The objective of the final research project is for you to experiment in applying the concepts and methods learned in class to a real world problem. You may choose any problem that interests you; for example, you may conduct a marketing research study to test a new product/service concept, or conduct a research study to offer recommendations to existing products and services. Either way, the problem should be relevant to a business or governmental organization and should look like a professionally crafted proposal for work to be done.
Guidelines for the Proposal Project:
When selecting a project, make sure you have a clear understanding of the research problem(s) at hand, a realization of the organizational constraints for dealing with such a problem (including time and budgetary restrictions), and an understanding of how the information provided by your research will facilitate decision making.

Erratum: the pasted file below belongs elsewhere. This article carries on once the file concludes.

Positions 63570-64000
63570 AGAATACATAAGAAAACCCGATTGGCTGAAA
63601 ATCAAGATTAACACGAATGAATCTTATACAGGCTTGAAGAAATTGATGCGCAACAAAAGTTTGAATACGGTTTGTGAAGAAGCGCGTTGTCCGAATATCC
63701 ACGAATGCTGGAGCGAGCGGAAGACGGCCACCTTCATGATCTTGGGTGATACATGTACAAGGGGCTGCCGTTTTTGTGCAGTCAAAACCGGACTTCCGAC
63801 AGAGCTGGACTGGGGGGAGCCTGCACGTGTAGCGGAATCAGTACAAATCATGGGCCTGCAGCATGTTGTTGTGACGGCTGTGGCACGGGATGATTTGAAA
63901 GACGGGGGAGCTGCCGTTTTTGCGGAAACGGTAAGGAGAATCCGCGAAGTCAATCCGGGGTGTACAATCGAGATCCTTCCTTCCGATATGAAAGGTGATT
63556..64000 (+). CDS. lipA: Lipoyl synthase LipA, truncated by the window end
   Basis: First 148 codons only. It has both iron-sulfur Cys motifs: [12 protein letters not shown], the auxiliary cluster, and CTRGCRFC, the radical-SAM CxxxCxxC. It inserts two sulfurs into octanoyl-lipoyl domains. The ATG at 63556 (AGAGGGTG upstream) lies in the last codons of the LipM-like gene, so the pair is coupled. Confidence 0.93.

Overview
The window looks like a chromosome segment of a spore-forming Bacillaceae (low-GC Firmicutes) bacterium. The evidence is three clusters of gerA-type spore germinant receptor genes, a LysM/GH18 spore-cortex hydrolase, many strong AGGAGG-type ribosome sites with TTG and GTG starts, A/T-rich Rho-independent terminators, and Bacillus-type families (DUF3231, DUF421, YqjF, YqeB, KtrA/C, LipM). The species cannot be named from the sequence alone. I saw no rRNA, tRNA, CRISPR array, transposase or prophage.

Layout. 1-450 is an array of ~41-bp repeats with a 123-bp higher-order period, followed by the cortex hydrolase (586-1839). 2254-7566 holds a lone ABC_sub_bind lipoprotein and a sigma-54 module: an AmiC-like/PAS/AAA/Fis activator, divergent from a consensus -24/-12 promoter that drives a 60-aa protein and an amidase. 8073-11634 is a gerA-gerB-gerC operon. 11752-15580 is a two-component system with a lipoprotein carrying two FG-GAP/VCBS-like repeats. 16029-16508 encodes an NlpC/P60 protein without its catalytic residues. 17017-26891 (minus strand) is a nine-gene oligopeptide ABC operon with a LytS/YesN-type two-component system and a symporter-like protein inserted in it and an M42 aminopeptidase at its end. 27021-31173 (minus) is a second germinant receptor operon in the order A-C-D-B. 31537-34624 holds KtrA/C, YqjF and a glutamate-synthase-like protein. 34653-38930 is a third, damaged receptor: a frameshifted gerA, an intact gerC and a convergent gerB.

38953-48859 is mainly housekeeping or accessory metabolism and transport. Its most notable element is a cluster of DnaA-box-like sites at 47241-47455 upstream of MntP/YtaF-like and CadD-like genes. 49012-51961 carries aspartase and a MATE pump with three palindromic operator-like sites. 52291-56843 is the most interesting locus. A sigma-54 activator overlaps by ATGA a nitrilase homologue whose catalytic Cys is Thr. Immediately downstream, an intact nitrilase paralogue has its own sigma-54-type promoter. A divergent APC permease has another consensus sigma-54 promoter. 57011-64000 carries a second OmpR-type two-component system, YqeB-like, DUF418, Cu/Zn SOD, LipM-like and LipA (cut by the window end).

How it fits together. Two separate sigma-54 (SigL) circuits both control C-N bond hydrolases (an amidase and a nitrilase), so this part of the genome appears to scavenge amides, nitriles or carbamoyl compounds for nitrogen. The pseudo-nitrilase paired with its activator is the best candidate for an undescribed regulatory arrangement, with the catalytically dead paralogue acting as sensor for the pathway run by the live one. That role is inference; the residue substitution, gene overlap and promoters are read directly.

1. Background Section: DESCRIBE the problem in detail, making sure you showcase your knowledge of the issue. Identify the information needed to address the research problem. Make sure this section identifies and explains the issue in detail, citing external sources to justify the research idea. I STRONGLY suggest you include some tables or background DATA in this section to support your research idea.
2. Methodology Section: Choose a research design and justify its choice (e.g., survey, experiment, focus group, or combination of methods). This again should be written out IN DETAIL. Why the path you are choosing? What are the drawbacks and benefits? (HINT: Do not just say “qualitative” or “quantitative” – which type, how will you conduct it, what other strategies will be used, WHO will do it? Where? When? Timeline…etc. Develop the data collection method(s). This should include a sampling plan (who will you talk to and WHY THAT GROUP?) and instrument design (e.g., questionnaire or interview/focus group guide).
3. Limitations Section: What are the problems you foresee in this research and how do you plan to address them?